The Halloween Parent Tax

I was asked on Twitter about the Halloween Parent Tax. And with Halloween coming up, it seemed like it needed a post. So here you are:

Design Considerations

You’ve got a couple options here. Are you going to create an income tax? A consumption tax? A head tax? Each is slightly different, in certain relevant ways:

Income Tax: This is probably what you think of when you think of the Halloween Parent Tax. Essentially, children are required to give their parents some percentage of the candy they get. (My wife’s parents imposed a 15-percent Halloween Parent Tax when she was growing up.) There are some design complications here—for example, are you taking a percentage of the number of pieces of candy the kids get? Or do different kinds of candy have different values? And do you take size into account in calculating candy?[fn1]

Challoween-candy1onsumption Tax: Like the income tax, a consumption tax will require children to give their parents some percentage of their candy. Unlike the income tax, though, the Halloween Parent (Consumption) Tax doesn’t take it upfront. Rather, it applies when the child eats candy. If it’s a 10-percent tax, that means that for every ten pieces of candy the child eats, she has to give her parents one piece. In real life, this probably encourages saving, because you don’t pay taxes on interest or investment returns unless and until you spend them. Candy doesn’t really provide investment returns. Still, if your child is patient, she can defer the Halloween Parent Tax as long as she wants, which means you don’t get your candy until later.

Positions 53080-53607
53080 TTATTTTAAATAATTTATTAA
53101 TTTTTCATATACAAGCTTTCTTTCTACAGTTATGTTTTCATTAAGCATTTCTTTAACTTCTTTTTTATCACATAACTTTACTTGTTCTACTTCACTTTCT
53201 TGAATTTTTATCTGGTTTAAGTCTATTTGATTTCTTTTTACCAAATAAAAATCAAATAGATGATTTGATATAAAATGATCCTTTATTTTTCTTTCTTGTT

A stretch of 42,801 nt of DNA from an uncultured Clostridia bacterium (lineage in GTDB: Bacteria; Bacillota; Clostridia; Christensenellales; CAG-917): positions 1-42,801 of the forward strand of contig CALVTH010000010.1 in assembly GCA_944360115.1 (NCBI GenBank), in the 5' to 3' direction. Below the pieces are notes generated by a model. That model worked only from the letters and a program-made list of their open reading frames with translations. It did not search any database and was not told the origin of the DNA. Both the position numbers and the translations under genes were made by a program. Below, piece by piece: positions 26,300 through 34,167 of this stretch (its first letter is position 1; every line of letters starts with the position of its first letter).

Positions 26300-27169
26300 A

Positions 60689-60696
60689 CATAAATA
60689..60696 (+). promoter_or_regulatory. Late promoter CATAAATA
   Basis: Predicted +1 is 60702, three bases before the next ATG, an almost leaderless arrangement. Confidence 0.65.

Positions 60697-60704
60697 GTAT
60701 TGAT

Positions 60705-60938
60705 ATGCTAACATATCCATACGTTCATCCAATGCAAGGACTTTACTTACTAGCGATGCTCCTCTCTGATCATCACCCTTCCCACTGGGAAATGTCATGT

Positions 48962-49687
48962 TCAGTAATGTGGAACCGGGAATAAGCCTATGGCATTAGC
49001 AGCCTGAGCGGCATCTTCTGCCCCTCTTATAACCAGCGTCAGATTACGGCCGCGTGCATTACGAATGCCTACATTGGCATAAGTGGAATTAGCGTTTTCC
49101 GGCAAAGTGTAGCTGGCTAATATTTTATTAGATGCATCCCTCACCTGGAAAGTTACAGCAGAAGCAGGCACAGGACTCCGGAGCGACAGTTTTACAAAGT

Head Tax: Although you probably intuitively thought of an income tax, this is probably what you (or, if you’re a child, your parents) actually impose as the Halloween Parent Tax. A head tax is a tax on the person. That is, you take the same amount of candy from each child, irrespective of how much candy they collect. Example: “Each Child shall pay the Parents 5 Snickers, 2 Butterfingers, and 6 bags of M&Ms (Peanut or Plain).” Note that a head tax is really easy to administer, but is extremely regressive.


If you have more than one child, fairness matters, too. Tax fairness encompasses a couple considerations: